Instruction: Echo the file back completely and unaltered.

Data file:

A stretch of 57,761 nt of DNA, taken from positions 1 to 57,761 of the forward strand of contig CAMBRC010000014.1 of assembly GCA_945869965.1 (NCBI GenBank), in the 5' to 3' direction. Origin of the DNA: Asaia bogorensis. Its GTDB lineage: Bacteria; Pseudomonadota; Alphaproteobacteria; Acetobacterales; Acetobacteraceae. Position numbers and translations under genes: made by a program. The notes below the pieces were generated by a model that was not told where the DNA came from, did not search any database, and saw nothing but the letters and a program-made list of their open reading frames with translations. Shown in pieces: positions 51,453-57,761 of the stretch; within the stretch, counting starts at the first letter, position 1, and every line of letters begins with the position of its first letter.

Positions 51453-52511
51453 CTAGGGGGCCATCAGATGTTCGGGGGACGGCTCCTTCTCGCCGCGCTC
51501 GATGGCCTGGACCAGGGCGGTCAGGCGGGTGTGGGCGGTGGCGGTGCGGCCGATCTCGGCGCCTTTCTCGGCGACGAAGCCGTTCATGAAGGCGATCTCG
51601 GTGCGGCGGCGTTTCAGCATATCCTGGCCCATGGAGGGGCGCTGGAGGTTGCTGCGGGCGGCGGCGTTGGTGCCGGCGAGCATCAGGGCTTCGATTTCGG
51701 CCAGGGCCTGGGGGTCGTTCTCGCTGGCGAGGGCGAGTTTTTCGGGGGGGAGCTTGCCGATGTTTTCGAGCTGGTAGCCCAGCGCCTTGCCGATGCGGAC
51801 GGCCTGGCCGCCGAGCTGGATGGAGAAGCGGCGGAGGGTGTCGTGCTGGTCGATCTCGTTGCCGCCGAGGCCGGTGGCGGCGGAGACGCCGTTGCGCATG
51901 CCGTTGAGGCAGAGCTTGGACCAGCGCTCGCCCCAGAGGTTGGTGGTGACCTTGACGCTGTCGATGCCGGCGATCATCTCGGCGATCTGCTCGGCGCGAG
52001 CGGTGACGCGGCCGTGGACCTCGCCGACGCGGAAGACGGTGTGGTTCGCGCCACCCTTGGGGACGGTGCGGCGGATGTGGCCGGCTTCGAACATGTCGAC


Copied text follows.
A stretch of 57,761 nt of DNA, taken from positions 1 to 57,761 of the forward strand of contig CAMBRC010000014.1 of assembly GCA_945869965.1 (NCBI GenBank), in the 5' to 3' direction. Origin of the DNA: Asaia bogorensis. Its GTDB lineage: Bacteria; Pseudomonadota; Alphaproteobacteria; Acetobacterales; Acetobacteraceae. Position numbers and translations under genes: made by a program. The notes below the pieces were generated by a model that was not told where the DNA came from, did not search any database, and saw nothing but the letters and a program-made list of their open reading frames with translations. Shown in pieces: positions 51,453-57,761 of the stretch; within the stretch, counting starts at the first letter, position 1, and every line of letters begins with the position of its first letter.

Positions 51453-52511
51453 CTAGGGGGCCATCAGATGTTCGGGGGACGGCTCCTTCTCGCCGCGCTC
51501 GATGGCCTGGACCAGGGCGGTCAGGCGGGTGTGGGCGGTGGCGGTGCGGCCGATCTCGGCGCCTTTCTCGGCGACGAAGCCGTTCATGAAGGCGATCTCG
51601 GTGCGGCGGCGTTTCAGCATATCCTGGCCCATGGAGGGGCGCTGGAGGTTGCTGCGGGCGGCGGCGTTGGTGCCGGCGAGCATCAGGGCTTCGATTTCGG
51701 CCAGGGCCTGGGGGTCGTTCTCGCTGGCGAGGGCGAGTTTTTCGGGGGGGAGCTTGCCGATGTTTTCGAGCTGGTAGCCCAGCGCCTTGCCGATGCGGAC
51801 GGCCTGGCCGCCGAGCTGGATGGAGAAGCGGCGGAGGGTGTCGTGCTGGTCGATCTCGTTGCCGCCGAGGCCGGTGGCGGCGGAGACGCCGTTGCGCATG
51901 CCGTTGAGGCAGAGCTTGGACCAGCGCTCGCCCCAGAGGTTGGTGGTGACCTTGACGCTGTCGATGCCGGCGATCATCTCGGCGATCTGCTCGGCGCGAG
52001 CGGTGACGCGGCCGTGGACCTCGCCGACGCGGAAGACGGTGTGGTTCGCGCCACCCTTGGGGACGGTGCGGCGGATGTGGCCGGCTTCGAACATGTCGAC